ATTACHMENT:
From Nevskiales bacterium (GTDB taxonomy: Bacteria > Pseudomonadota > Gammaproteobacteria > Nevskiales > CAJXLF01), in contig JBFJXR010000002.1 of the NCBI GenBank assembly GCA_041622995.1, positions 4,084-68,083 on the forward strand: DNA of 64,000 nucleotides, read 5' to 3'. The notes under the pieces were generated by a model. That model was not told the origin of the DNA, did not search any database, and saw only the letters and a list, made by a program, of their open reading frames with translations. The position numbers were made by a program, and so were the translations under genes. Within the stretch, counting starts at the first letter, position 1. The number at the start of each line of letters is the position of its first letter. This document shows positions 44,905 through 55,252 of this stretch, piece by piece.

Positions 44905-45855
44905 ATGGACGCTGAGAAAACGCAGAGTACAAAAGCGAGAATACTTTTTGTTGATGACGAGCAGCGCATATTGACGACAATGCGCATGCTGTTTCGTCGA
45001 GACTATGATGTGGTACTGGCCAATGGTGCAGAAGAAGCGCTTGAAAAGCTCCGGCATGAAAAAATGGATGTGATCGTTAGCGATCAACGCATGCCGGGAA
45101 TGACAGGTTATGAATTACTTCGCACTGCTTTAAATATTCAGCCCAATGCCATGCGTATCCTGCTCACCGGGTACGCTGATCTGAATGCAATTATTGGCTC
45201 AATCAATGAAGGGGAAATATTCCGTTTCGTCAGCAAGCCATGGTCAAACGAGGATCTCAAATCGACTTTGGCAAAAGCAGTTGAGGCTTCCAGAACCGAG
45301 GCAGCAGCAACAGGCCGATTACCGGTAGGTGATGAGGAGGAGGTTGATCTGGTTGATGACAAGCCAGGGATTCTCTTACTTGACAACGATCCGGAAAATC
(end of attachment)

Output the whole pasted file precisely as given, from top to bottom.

From Nevskiales bacterium (GTDB taxonomy: Bacteria > Pseudomonadota > Gammaproteobacteria > Nevskiales > CAJXLF01), in contig JBFJXR010000002.1 of the NCBI GenBank assembly GCA_041622995.1, positions 4,084-68,083 on the forward strand: DNA of 64,000 nucleotides, read 5' to 3'. The notes under the pieces were generated by a model. That model was not told the origin of the DNA, did not search any database, and saw only the letters and a list, made by a program, of their open reading frames with translations. The position numbers were made by a program, and so were the translations under genes. Within the stretch, counting starts at the first letter, position 1. The number at the start of each line of letters is the position of its first letter. This document shows positions 44,905 through 55,252 of this stretch, piece by piece.

Positions 44905-45855
44905 ATGGACGCTGAGAAAACGCAGAGTACAAAAGCGAGAATACTTTTTGTTGATGACGAGCAGCGCATATTGACGACAATGCGCATGCTGTTTCGTCGA
45001 GACTATGATGTGGTACTGGCCAATGGTGCAGAAGAAGCGCTTGAAAAGCTCCGGCATGAAAAAATGGATGTGATCGTTAGCGATCAACGCATGCCGGGAA
45101 TGACAGGTTATGAATTACTTCGCACTGCTTTAAATATTCAGCCCAATGCCATGCGTATCCTGCTCACCGGGTACGCTGATCTGAATGCAATTATTGGCTC
45201 AATCAATGAAGGGGAAATATTCCGTTTCGTCAGCAAGCCATGGTCAAACGAGGATCTCAAATCGACTTTGGCAAAAGCAGTTGAGGCTTCCAGAACCGAG
45301 GCAGCAGCAACAGGCCGATTACCGGTAGGTGATGAGGAGGAGGTTGATCTGGTTGATGACAAGCCAGGGATTCTCTTACTTGACAACGATCCGGAAAATC